Data from: Sexual traits are sensitive to genetic stress and predict extinction risk in the stalk-eyed fly, Diasemopsis meigenii
Bellamy, Lawrence; Chapman, Nadine; Fowler, Kevin; Pomiankowski, Andrew (2013), Data from: Sexual traits are sensitive to genetic stress and predict extinction risk in the stalk-eyed fly, Diasemopsis meigenii, Dryad, Dataset, https://doi.org/10.5061/dryad.sc6k5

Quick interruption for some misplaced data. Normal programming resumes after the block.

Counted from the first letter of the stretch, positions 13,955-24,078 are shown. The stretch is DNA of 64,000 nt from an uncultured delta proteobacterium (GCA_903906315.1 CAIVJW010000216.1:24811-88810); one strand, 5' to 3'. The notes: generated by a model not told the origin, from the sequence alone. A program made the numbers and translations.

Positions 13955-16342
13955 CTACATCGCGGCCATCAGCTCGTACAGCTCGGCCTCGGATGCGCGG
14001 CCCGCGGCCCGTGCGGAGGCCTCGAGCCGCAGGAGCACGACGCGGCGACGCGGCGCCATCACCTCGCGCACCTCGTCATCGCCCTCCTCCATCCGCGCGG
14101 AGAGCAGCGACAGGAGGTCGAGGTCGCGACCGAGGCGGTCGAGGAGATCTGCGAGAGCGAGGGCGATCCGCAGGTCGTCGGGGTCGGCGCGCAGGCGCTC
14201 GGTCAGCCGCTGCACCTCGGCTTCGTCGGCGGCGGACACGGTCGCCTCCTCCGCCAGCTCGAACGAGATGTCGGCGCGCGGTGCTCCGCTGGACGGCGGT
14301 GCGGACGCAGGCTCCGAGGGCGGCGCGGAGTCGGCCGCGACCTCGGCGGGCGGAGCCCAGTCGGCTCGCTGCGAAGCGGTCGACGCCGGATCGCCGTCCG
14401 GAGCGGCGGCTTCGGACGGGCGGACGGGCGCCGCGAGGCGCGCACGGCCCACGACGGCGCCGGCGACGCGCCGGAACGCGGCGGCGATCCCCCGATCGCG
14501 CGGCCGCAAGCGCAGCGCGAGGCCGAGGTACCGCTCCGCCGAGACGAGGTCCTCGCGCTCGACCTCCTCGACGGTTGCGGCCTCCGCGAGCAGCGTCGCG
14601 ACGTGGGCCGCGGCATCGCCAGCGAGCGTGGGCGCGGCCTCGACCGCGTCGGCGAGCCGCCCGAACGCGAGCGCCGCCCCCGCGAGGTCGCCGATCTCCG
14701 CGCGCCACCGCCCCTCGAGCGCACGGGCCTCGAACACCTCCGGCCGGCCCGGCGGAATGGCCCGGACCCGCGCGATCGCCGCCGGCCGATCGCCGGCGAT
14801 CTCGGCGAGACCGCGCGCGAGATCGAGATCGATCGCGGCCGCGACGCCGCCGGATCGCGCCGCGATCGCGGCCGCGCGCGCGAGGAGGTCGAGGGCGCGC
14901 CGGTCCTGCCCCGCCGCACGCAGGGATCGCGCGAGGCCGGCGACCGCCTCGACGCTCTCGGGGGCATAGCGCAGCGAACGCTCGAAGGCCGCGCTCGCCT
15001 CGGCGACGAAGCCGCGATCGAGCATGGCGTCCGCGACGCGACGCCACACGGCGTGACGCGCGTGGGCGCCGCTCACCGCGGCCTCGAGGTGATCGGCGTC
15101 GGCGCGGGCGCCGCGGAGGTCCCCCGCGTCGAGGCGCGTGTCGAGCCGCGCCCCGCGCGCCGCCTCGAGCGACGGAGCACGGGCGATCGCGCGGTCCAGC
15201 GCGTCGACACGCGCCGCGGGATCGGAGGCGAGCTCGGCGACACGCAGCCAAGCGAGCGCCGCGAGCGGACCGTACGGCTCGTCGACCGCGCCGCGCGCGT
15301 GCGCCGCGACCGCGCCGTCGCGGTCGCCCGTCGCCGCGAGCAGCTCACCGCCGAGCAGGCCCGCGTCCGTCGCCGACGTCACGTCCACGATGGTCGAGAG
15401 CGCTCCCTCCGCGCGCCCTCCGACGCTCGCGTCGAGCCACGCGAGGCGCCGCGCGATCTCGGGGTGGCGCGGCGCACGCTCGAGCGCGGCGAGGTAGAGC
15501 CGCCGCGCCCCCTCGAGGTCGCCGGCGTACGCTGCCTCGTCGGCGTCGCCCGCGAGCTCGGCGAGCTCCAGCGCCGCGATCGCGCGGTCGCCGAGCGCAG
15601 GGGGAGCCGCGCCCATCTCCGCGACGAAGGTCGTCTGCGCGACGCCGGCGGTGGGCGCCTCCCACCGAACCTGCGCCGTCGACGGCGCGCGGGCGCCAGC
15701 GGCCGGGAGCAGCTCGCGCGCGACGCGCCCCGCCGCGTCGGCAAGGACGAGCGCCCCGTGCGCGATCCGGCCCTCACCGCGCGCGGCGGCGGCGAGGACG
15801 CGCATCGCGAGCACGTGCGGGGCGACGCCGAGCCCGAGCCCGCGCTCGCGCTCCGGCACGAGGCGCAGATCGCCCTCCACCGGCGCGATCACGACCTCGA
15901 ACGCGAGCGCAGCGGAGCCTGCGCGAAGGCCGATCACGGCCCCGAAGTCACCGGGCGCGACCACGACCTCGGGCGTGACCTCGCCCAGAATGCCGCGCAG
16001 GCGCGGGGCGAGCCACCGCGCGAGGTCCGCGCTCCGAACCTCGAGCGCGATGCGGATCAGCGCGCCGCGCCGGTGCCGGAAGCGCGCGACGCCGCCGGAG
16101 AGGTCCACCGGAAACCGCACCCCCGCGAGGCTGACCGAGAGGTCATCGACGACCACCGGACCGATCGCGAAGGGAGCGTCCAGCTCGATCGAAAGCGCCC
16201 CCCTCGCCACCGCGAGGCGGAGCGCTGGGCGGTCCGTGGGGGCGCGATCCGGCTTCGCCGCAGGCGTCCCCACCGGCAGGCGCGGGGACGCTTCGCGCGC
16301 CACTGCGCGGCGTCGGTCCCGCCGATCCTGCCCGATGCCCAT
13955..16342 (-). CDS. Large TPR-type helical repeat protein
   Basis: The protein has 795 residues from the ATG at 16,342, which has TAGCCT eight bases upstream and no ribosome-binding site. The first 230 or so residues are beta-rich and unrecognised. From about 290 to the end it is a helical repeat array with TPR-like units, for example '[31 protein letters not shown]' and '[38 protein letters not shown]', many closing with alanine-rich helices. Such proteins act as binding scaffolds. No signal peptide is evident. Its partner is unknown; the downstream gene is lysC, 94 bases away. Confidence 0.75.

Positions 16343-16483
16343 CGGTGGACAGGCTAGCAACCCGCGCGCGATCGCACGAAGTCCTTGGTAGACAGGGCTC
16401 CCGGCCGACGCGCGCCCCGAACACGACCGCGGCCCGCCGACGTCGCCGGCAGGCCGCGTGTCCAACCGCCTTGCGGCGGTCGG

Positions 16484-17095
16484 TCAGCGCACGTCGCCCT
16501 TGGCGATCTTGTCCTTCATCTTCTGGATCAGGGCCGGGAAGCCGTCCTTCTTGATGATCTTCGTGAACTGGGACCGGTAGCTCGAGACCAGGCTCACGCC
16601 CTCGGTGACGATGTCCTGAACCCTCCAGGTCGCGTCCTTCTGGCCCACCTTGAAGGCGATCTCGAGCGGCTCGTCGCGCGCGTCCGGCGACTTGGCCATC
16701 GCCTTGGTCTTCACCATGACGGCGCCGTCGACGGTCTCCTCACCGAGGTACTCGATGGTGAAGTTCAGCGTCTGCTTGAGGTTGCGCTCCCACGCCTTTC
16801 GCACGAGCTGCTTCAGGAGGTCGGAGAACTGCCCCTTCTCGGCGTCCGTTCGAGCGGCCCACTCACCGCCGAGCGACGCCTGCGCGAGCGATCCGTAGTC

The handicap principle predicts that sexual traits are more susceptible to inbreeding depression than nonsexual traits. However, this hypothesis has received little testing and results are inconsistent. We used 11 generations of full-sibling mating to test the effect of inbreeding on sexual and nonsexual traits in the stalk-eyed fly Diasemopsis meigenii. Consistent with the theoretical predictions, the male sexual trait (eyespan) decreased more than nonsexual traits (female eyespan and male wing length), even after controlling for body size variation. In addition, male eyespan was a reliable predictor of line extinction, unlike other nonsexual traits. After 11 generations, inbred lines were crossed to generate inbred and outbred families. All morphological traits were larger in outbred individuals than inbred individuals. This heterosis was greater in male eyespan than in male wing length, but not female eyespan. The elevated response in male eyespan to genetic stress mirrored the result found using environmental stress during larval development and suggests that common mechanisms underlie the patterns observed. Overall, these results support the hypothesis that male sexual traits suffer more from inbreeding depression than nonsexual traits and are in line with predictions based on the handicap principle.